How is India's healthcare system changing to provide care for the underserved? What can be done to alleviate the financial burden of those who need expensive life-saving procedures?
What does it take to reconcile the threat of global environmental change with the need to feed a growing population?
I went to India to examine the country’s efforts to build a more resilient food system in the face of climate change.
How can we help agriculture help us?
What does it take to address mental illnesses? See what some folks in India are doing.
Business reporter Daniel Moore and photographer Michael Henninger traveled to India for the Pittsburgh Post-Gazette to write about efforts to scale up clean sources of power.
Reporter Michael Holtz and photographer Ann Hermes traveled to India and Nepal to report on labor abuses within the brick-making industry.
More than a billion gallons of raw sewage and industrial effluent pour into the Ganges every day. Can Prime Minister Narendra Modi clean up India's sacred river when everyone else has failed?
Journalists Ankita Rao and Atish Patel traveled to Kerala to learn more about India's extensive palliative care network.
Claire Provost and Matt Kennard discuss their six-month exploration of the transfer of territory around the globe from the state to corporations for the past six months.
Grantee Roger Thurow discusses his new book, "The First 1,000 Days."
Author Roger Thurow discusses the role of nutrition during the most important time in human development—from pregnancy through a child's second birthday.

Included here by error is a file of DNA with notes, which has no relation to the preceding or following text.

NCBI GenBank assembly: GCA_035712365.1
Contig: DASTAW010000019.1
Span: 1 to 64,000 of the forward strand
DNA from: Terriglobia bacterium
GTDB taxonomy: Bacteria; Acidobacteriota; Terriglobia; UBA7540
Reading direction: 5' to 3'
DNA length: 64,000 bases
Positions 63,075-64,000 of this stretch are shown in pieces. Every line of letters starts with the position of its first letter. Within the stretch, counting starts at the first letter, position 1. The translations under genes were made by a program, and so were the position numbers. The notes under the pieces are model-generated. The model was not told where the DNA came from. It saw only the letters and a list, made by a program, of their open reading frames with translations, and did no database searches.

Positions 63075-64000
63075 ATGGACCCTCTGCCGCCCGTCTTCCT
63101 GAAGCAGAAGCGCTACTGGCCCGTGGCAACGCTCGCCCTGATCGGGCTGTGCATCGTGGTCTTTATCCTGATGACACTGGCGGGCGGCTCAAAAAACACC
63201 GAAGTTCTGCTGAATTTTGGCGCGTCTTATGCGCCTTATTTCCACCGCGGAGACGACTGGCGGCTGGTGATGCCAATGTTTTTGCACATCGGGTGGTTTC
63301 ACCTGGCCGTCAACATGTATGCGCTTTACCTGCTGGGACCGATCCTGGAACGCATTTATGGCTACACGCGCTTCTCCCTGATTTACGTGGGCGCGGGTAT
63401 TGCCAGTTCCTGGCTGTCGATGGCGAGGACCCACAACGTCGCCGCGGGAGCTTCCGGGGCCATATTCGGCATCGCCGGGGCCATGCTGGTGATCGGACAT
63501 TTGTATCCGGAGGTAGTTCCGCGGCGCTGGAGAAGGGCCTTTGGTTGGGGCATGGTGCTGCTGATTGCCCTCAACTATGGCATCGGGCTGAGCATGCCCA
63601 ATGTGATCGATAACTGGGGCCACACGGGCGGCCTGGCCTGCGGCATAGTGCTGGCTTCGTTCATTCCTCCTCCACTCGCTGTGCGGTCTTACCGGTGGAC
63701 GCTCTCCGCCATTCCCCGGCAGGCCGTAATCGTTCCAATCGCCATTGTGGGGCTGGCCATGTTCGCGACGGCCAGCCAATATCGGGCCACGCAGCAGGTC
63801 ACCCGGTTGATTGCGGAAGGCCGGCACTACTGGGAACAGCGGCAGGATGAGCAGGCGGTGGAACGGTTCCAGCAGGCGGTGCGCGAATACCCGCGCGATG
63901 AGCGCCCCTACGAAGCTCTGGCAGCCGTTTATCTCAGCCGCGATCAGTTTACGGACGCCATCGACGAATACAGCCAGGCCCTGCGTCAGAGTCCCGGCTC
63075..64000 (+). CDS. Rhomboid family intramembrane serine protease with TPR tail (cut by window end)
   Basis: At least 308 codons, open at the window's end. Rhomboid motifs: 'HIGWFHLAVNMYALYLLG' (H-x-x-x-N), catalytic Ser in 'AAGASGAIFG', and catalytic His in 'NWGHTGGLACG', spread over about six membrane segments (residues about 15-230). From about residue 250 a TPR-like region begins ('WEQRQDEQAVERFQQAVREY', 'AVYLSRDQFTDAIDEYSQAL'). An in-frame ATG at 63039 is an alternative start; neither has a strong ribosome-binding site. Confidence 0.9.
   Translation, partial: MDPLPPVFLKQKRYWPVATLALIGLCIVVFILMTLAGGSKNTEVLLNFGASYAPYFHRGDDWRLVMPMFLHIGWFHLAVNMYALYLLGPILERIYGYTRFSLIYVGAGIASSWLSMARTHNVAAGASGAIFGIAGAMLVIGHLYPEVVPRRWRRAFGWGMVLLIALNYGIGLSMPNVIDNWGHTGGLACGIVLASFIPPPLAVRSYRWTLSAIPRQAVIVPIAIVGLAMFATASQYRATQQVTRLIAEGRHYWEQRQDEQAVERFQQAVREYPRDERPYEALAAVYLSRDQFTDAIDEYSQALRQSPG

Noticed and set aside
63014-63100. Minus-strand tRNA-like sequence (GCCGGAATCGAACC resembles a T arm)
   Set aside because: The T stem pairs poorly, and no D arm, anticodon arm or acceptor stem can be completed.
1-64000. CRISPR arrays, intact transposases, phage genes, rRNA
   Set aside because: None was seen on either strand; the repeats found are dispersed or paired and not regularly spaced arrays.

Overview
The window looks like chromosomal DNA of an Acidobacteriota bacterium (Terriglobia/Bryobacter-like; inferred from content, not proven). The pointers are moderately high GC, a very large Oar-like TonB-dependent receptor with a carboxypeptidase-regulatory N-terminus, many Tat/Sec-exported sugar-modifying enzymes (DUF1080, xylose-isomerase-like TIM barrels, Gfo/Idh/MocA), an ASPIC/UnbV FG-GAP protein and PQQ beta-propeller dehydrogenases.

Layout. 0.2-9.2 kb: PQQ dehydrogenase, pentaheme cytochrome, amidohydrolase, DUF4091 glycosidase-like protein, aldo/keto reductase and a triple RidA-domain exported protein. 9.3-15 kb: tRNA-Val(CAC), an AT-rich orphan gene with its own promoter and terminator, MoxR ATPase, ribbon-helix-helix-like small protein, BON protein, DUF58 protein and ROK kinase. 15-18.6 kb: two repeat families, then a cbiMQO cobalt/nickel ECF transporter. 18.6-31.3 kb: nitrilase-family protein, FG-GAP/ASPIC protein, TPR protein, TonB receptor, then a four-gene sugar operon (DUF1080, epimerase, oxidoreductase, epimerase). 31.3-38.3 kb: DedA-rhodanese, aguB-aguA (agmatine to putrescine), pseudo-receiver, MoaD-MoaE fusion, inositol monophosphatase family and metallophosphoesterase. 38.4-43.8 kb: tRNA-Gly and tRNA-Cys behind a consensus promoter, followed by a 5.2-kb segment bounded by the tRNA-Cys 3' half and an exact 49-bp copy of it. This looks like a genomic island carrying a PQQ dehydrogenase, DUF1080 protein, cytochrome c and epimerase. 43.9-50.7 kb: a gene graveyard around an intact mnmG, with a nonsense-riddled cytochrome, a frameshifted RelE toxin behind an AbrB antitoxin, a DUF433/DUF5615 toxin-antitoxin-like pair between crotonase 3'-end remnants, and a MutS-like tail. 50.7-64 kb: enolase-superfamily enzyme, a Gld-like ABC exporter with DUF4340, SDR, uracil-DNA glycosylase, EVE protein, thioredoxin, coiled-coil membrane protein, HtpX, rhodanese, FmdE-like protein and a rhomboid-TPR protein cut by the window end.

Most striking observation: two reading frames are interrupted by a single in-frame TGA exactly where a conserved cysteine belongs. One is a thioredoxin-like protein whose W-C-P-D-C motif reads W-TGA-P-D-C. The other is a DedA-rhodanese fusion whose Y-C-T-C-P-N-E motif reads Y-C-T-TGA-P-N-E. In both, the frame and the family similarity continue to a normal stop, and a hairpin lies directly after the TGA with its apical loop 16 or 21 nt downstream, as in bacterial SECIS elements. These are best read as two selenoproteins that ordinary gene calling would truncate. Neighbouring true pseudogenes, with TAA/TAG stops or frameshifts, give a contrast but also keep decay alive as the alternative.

Journalist Rhitu Chatterjee discusses her reporting on the school meal programs in Brazil and India.
Producer Kit R. Roane discusses the curious history and continuing legacy of the "Nuclear Winter," a Cold War theory that still resonates today.
Why don’t certain vaccines work as well in low-income countries as they do in the U.S. and other high-income countries? And how can we shrink the gap?
Your Shot's assignment tasks its community to find the strong women in their life and document them.
This week: the mental health system in India, how religion fuels conflict in the middle east, and peace talks in Afghanistan.
This week: Life for widows around the world, who's bringing peace to Afghanistan, and sanctioned murders in the Philippines.
Regulators may soon close America's last coastal sand mine. Can the Indian activists covered by grantee Vince Beiser do the same?
Pulitzer Center grantees receive award for helping audiences understand the global significance of groundwater depletion on land rights, livelihoods and the environment.
Pulitzer Center grantee Vince Beiser documents sand-related conflict and environmental degradation.
This week's news on all things Pulitzer Center Education.
Can India's textile industry right its wrongs?
Pulitzer Center grantee places third in NPPA Best of Photojournalism Contest, Contemporary Issues Single Category, for her photography documenting healthcare for women in India 45 years after the publication of "The Population Bomb".
Comprehensive, interactive reporting project by Ian James and Steve Elfers for The Desert Sun and USA Today is honored by the Overseas Press Club for environmental reporting.
Documentaries screened focus on critical water, health and environmental issues around the globe. Future of environmental journalism also among topics raised during panel discussion.
This week's news on all things Pulitzer Center Education.